October 1, 2012
The Elusive Keys to Gramercy Park
Fascinating piece in the New York Times over the weekend about the only fenced and gated, private park in Manhattan -- Gramercy Park. The focus of the article is the limited access to the park, exemplified by the 383 numbered keys granted to residents of the 39 buildings which surround the park and pay the annual assessment. The two-acre park was established in 1831 by Samuel Ruggles as an ornamental park to be enjoyed by the residents of the mansions which lined it. Gramercy Park has been fenced since 1831 and locked since 1844. Lots of interesting historical details in the article about how the keys are made, distributed, and managed.
Beyond the history, the most interesting thing to me about the article was the drum beat of thinly veiled criticism of the existence of a private park. For example:
"Parkside residents rationalize that their communal front yard is privatized for its own protection. Besides, they, not the city it enhances, have footed its bills for nearly two centuries."
"For connection-challenged mortals, though, the park is increasingly problematic to appreciate from within ..."
"So unless you are among the fortunate few to rent or own property directly on Gramercy Park; are a member in very good standing of the National Arts Club, the Players club, the Brotherhood Synagogue, or Calvary-St. George's Church; or can splurge on a stay at the aggressively hip Gramercy Park Hotel, these coveted keys and the verdant two-acre jewel box they unlock are off limits to you, period. No exceptions are made."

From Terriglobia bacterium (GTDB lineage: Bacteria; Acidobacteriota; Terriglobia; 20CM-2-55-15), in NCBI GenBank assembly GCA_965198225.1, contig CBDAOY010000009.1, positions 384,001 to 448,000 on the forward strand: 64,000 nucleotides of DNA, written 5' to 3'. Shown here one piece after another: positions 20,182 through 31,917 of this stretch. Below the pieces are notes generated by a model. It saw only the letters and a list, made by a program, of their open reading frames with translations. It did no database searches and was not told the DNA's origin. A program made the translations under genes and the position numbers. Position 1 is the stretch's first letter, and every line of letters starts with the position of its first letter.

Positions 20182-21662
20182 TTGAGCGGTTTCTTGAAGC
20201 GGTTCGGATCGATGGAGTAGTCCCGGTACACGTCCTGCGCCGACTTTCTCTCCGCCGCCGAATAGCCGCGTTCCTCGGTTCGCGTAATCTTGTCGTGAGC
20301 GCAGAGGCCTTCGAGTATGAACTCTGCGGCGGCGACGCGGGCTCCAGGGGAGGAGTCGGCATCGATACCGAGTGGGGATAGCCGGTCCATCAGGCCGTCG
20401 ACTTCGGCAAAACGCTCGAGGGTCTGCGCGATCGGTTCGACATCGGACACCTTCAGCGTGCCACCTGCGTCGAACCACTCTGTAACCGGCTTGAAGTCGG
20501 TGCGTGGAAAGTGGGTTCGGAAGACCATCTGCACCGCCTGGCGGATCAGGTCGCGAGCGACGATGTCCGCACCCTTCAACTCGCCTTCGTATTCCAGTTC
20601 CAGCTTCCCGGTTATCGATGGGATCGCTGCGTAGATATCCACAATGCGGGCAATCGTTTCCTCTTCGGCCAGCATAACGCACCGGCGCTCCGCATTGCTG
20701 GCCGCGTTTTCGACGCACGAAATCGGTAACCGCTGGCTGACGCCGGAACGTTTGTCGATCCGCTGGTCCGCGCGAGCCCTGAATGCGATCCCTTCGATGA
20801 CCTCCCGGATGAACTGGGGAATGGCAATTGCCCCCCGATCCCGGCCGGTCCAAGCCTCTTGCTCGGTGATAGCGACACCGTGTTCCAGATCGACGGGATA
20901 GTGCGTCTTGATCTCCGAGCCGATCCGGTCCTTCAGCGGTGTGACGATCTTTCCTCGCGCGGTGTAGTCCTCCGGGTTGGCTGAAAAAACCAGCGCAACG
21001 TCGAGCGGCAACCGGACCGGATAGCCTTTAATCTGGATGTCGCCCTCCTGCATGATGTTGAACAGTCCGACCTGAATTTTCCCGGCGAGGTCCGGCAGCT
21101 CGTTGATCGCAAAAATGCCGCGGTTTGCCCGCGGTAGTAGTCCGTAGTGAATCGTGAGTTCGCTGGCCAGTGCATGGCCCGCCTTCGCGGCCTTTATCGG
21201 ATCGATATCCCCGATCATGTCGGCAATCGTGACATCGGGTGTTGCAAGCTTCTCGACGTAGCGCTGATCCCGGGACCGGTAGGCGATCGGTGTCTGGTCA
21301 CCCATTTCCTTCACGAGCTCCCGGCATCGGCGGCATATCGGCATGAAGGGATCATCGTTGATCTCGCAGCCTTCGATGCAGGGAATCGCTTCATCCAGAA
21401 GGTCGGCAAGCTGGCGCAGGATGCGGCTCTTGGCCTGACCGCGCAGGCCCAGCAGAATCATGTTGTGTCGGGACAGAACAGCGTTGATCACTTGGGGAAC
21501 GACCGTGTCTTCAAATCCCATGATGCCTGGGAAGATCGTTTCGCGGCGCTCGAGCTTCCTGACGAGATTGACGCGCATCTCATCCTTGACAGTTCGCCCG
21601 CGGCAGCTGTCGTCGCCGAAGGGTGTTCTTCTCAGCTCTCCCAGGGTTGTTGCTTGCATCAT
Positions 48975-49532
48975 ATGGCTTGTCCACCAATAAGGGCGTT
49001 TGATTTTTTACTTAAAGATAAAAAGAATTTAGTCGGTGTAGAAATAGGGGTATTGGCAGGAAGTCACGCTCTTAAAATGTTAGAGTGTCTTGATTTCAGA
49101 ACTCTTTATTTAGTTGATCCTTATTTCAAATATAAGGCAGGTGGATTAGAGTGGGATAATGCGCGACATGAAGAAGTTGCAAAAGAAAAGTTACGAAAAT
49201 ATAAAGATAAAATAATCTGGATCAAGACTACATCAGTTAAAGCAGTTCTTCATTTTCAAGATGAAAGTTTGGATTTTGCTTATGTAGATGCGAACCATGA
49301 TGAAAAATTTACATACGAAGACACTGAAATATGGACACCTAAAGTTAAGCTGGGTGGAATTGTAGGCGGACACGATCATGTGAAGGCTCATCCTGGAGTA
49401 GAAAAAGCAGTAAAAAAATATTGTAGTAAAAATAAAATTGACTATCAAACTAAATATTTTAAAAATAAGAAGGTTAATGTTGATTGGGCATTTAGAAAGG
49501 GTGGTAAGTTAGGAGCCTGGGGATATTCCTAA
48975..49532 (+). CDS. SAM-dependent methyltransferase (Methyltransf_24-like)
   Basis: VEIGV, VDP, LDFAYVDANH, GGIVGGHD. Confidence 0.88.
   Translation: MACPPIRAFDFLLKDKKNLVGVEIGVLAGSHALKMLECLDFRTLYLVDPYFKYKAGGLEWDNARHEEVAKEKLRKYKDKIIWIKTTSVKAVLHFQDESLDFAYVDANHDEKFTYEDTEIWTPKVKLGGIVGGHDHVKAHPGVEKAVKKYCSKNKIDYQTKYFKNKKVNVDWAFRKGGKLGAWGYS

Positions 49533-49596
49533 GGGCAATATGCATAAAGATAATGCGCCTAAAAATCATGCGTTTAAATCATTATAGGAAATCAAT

So the "fortunate few" who have access to the "coveted keys and the verdant two-acre jewel box" have to "rationalize" the privatization of property that they, through a neighborhood association, own and pay to maintain. The park is "off limits" to the rest of us, the "connection-challenged mortals." So, what's up with the hostility to the exclusion of the public from private property? Is this an urban mindset, where there is very little private greenspace but many public parks? Am I unable to understand this attitude as a Midwesterner, where the opposite is true?
It does make me want to stay at the Gramercy Park Hotel so I can visit the park, however....
TrackBack URL for this entry:
Listed below are links to weblogs that reference The Elusive Keys to Gramercy Park:
A friend lives on the park and I have been in it. The key is almost as much a barrier to enjoying the park as the lack of a key is. There's almost no spontaneous use of the park, and in fact it seems generally underutilized by those with access. This looks like one of those cases where continued privatization could be a net loss to society, since the necessary barrier to outsiders is a big barrier to insiders, too. Sure, ownership of a key enhances value to nearby properties, but that neglects the enormous increase in value that would be obtained by nearby but keyless neighbors, not to mention visitors and residents of the city at large, if this were turned into a managed commons. The rub, of course, is that a good deal of public law complicates the necessary management.
Posted by: Bill Fischel | Oct 1, 2012 12:38:01 PM